This is a thing: if you’re single in your 30s or 40s you can feel like you’ve missed a steamin’ big ship. Because you just can’t find people who fit the bill, who inspire something in your loins. When I started dating a guy at 21 we were building from a pretty low base, together.Dominant discourse, sadly, goes like this: The pickings are slim; it’s all second rounds and baggage and receding hairlines. But now, my life is rich and varied and independent and fun and full.But that is the point, so here goes: The post begins with a letter from a woman named Betty, who is in her late 30s and having a hard time finding men her age to date--she noticed that the men who approached her online were usually ten to twenty years older. The blogger, identified only as Moxie, confirmed that her situation was very bad indeed, and proceeded to make some very disheartening, blanket statements about men.
It’s not because men are deficient (I hate this kind of approach to the issue – blaming men).
I think it works both ways; my single male friends face a similar predicament.
If you're single and in your 20s, don't worry.
The reason you’re alone is not that you are unattractive or hard to get along with, but that you're looking for love in all of the wrong places.
Dating is typically a situation where people feel scrutinized, have to meet new people, and may fear they’ll do something embarrassing.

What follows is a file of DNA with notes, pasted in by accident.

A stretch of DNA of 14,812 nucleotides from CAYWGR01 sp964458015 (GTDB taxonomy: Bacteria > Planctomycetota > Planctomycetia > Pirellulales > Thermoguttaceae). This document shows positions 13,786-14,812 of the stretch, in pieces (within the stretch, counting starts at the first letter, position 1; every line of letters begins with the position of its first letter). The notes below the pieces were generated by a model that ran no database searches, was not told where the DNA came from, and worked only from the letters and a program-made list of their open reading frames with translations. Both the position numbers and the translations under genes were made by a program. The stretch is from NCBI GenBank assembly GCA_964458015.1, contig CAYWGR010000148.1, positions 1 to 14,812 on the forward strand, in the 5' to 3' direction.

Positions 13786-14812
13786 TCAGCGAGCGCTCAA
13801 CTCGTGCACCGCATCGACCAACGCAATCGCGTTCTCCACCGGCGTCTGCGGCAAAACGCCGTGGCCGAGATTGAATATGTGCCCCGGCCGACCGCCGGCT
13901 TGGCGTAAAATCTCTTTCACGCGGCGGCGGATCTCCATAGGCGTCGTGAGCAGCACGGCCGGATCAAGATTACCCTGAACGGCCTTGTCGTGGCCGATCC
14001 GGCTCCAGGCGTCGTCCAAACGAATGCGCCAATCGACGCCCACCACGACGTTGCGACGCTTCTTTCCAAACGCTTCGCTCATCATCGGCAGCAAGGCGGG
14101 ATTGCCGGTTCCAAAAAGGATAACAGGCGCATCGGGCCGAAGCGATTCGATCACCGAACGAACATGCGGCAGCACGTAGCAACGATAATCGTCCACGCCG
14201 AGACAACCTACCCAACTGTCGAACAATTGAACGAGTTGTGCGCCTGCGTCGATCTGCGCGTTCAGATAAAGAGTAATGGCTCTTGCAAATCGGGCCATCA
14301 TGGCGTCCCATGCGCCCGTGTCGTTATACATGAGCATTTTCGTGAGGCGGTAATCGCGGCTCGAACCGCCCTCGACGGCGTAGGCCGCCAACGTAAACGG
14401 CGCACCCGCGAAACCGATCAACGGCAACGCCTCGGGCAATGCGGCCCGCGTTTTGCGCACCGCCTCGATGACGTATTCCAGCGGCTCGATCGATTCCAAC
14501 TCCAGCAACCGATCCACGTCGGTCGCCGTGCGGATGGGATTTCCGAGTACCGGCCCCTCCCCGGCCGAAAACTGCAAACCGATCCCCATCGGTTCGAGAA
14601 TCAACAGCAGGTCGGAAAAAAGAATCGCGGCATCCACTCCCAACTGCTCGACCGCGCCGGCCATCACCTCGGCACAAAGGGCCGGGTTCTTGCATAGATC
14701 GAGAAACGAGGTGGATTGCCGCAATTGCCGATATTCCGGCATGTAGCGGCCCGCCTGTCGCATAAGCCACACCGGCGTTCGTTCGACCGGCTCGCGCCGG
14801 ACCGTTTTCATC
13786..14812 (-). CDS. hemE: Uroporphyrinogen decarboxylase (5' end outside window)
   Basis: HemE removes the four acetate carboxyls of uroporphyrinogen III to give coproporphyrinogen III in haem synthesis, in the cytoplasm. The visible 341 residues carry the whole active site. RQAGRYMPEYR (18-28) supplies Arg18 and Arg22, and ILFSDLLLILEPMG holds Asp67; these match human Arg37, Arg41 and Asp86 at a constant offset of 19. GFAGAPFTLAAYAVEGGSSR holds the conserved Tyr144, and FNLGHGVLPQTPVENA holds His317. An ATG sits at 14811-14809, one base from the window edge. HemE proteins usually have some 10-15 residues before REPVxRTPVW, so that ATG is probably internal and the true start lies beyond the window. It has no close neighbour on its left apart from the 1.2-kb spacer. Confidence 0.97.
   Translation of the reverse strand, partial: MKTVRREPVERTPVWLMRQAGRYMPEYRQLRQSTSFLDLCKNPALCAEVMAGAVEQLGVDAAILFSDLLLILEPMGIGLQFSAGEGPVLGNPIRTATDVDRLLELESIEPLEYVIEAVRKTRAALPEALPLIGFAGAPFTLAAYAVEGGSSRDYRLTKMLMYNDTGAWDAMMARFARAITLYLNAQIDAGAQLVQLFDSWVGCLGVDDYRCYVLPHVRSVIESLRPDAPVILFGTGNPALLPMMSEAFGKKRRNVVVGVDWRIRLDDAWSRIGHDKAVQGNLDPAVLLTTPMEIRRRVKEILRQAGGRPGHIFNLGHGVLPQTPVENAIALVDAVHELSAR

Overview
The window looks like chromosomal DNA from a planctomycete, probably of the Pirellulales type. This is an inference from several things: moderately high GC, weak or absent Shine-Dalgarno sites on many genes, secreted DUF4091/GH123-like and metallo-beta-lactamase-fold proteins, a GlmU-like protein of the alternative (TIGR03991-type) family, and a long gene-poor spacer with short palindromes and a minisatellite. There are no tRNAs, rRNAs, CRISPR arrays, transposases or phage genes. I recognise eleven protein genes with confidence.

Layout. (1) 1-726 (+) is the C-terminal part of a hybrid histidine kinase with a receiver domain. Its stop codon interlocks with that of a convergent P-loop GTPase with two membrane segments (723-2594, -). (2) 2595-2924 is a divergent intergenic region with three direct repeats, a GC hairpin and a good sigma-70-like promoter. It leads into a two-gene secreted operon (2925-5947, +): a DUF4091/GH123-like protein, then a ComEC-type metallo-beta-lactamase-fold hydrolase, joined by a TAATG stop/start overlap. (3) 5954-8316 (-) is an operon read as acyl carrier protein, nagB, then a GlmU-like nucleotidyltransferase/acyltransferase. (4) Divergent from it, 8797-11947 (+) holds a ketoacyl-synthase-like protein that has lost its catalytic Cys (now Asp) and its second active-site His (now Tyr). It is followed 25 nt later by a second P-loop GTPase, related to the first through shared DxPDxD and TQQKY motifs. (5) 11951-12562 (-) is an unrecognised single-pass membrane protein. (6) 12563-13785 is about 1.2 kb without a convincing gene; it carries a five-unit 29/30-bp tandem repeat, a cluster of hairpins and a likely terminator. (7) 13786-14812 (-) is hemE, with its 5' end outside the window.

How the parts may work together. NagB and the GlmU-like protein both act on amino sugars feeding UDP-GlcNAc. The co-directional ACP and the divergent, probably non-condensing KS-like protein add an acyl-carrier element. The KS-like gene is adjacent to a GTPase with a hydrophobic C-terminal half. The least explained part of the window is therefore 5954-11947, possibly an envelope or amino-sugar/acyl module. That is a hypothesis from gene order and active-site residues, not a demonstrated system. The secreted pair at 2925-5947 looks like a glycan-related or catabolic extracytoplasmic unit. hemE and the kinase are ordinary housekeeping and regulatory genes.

In this way, dating only adds fuel to the anxiety fire.Face it: your inebriated self isn't the real you, and it doesn't make sense to start a relationship based on what you're like when you're intoxicated.Try a Starbucks or an equally populated café, instead. Most of us aim, at least, to improve our lives year by year (otherwise, what’s the point?! And by this settled age, life is often in a pretty good spot, or, at least, better and richer than it was in our 20s: great friends, a career with up to 20 years back-end development, enough money to be able to not have to live off lentils and all-you-can-eat-Tuesday buffets, and to head to the pictures once in a while. In my 20s it was pretty easy for someone to add to my life, because it wasn’t fully formed. Whether we honestly feel this way in our more grounded moments or not, this is how our plight is often represented. By the time you’re in your 30s or 40s, your life is pretty ace. Maybe you finally feel you’re quite good at what you do. You don’t stay at parties any longer than you want to. In an ideal world your partner should improve your life, not detract from it. If a partner is making your life more difficult, and not not adding to your experience, then you probably shouldn’t be with them. Your personal bar for allowing anything or anyone into your orbit has lifted with each passing year, just as a course of nature.Anxiety disorders are the most common psychological disorder in the US, affecting 18 percent of the adult population.